The restriction have however caused a number of concerns for landlords that have rates and taxes, as well as homeowners and tenants who bond and occupational rent to pay. Here’s what some Property24 readers had to say about the restriction:

“If the tenant’s lease expired and they can’t move out? Who gets paid the rent?” questions John Bayley.  

Pleasure Ntsime, asked why people cannot be allowed to have “seven days to move just like they have granted the provincial move”, as a possible work around solution.

“This is so frustrating, there are so many factors to consider. Many people have lost this jobs and can no longer afford rent. People have bought houses they were due to move into now they have to pay bound and rent. Leases have expired and people need to downgrade to cheap accommodation due to affordability.

“The problem now is that rent is due today so it would be ideal to grant it end of May as rent is already paid for May and I doubt owners would refund,” says Ntsime. 

Lungile Mini Macala says she has been left without rental income for her property, placing her at financial risk. 

“My property has been vacant from March, got a tenant to move end March but now she didn’t move due to lockdown and never paid. I have prospective tenants that are ready to pay and move in. The bond needs to be paid, municipal account is rising and I have no money to pay.”

‘Ruling one sided’

Karen Johnny Vorster feels the “ruling is one sided”. ” It favours the tenant. Our house rental is our pension. Tenants using services, and don’t need to pay and we can’t eat because of no rental income!” 

Others are advocating that there is more control in the process of taking occupation of a new premises.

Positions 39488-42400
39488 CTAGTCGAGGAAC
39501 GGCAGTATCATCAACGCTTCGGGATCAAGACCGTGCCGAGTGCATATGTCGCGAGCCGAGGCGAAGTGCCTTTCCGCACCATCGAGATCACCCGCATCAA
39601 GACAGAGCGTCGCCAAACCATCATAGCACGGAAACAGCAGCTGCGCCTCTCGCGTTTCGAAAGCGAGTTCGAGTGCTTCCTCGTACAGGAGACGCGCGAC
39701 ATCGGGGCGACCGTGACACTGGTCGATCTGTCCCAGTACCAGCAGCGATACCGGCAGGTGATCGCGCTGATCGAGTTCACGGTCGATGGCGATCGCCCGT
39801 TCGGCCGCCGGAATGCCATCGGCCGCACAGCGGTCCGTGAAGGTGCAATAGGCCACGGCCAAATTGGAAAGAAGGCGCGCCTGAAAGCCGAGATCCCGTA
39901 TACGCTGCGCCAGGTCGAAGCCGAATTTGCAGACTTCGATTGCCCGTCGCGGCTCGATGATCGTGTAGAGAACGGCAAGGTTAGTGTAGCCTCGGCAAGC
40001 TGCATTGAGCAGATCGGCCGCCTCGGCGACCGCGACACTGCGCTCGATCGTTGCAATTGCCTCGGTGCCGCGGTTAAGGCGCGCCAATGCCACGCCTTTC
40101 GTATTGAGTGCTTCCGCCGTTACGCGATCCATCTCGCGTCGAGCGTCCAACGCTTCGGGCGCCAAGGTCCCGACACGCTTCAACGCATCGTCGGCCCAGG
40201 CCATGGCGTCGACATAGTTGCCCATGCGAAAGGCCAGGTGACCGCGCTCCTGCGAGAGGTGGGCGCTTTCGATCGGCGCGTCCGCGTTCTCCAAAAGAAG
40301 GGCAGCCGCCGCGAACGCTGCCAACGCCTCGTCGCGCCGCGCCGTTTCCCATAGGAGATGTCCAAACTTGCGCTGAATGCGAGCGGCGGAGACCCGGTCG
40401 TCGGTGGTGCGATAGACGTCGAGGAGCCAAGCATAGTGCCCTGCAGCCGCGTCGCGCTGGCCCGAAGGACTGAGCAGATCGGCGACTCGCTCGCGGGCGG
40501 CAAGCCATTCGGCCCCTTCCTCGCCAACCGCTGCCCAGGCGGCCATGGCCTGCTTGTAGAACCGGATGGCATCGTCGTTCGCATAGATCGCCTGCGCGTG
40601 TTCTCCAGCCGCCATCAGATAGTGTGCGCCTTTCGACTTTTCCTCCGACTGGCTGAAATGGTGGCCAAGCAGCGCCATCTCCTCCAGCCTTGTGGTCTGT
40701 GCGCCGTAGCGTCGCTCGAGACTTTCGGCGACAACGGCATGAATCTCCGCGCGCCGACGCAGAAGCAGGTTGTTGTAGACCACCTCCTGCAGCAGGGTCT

Macala says, “Property agents can perform these services maintaining social distancing, I really don’t see how it poses a risk. If people are queueing at the shops today that’s even a bigger threat to the population.” 

‘The whole thing is a mess’

Varina van den Hoek says she is “unable to afford occupation rental through no fault of her own”. 

“We are having to leave our furniture as no removal companies are allowed to operate. But we are moving to the new house with no furniture. The whole thing is a mess,” states Van den Hoek. 

Stefanie Minnaar says her son has been unable to move since March, “It’s just totally ridiculous. The knock on effect is insane. Everyone loses. Why can’t people move?” 

Another reader Talisha Grobler says she is also having to pay a monthly fee, even though she is not living there yet. “I had to move on the 28th of March. My contract said that I had to start paying a monthly fee from the 1st of April. The lockdown came and I was forced to stay where I am. Is it fair that I have to pay that monthly fee in full even though I do not live there yet?” 

Property has put out requests for comment and advice and is awaiting a response from property industry experts. This is a developing story – more to follow.